However, some of the articles are harder to define in this fashion, especially Jon Wiener's "A Lesson From the Churchill Inquiry," that appears in the June 30 edition ( Wiener is a Nation Magazine contributor who has written about the culture wars in the academy, John Lennon and lots of other subjects from a generally progressive standpoint. In this article, he goes out of his way in an unseemly fashion to praise the investigating committee at the U. of Colorado:


"Ward Churchill should be fired for academic misconduct -- that’s the decision made by the interim chancellor at the University of Colorado at Boulder, after receiving a report from a faculty committee concluding that Churchill is guilty of falsification, fabrication and plagiarism. That report shows that, even under difficult political conditions, it’s possible to do a good job dealing with charges of research misconduct."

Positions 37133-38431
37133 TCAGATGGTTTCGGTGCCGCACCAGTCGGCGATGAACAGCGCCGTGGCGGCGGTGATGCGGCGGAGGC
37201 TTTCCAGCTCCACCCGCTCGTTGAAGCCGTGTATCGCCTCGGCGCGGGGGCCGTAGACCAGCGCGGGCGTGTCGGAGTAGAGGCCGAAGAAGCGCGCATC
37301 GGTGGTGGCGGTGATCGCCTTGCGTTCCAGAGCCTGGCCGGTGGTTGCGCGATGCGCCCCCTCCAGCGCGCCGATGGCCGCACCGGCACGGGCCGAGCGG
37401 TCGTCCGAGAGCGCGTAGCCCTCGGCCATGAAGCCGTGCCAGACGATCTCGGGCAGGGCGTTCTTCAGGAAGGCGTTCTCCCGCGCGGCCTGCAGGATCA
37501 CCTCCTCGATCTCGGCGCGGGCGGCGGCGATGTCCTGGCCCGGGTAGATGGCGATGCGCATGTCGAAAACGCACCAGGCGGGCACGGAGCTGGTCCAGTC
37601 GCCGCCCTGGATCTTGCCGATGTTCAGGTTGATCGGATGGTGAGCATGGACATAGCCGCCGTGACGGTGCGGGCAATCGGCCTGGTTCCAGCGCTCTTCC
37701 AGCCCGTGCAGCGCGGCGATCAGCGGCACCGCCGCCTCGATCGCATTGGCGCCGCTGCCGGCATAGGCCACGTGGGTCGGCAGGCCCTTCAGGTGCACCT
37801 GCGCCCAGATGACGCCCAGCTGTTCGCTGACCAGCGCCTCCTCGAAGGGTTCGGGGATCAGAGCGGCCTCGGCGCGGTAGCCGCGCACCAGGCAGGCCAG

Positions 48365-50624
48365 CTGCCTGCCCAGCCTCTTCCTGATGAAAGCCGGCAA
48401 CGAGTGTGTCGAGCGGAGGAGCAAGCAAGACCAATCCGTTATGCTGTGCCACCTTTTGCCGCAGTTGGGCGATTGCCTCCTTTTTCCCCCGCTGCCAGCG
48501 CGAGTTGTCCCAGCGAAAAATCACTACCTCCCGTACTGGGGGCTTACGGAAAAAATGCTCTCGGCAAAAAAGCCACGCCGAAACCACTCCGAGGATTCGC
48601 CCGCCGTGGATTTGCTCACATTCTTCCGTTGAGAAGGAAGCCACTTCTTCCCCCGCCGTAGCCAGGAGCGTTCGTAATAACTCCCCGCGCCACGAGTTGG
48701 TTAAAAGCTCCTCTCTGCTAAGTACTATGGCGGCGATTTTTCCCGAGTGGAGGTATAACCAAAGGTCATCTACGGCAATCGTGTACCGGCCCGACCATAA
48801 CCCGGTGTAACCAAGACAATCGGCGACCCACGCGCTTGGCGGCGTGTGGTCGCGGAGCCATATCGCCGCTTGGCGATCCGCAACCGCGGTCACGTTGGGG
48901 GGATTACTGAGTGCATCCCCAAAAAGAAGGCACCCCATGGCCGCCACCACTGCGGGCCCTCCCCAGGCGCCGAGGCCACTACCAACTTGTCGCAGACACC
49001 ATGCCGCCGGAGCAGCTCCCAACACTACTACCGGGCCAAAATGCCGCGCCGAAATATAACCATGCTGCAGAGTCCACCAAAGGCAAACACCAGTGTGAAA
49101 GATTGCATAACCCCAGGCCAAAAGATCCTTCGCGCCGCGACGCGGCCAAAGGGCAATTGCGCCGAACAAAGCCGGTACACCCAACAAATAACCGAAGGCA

I posted a brief reply to Wiener shortly after his article appeared:


"I think the usually astute Jon Wiener is missing the point. It would have backfired if the investigating committee had been composed entirely of yahoos from the U. of Colorado law school who had been after Ward’s scalp for years now. By adopting the discourse of the touchy-feely humanities world, the committee made it easier for people like Jon Wiener to swallow a bitter pill. There never should have been an investigation to begin with, not as long as the U. of Georgetown is hiring people like Douglas Feith."


A day later Thomas Brown chimed in:


"Does the fact that other academics found guilty of misconduct have received lesser sanctions automatically mean that Churchill’s sacking is inappropriate? Not at all.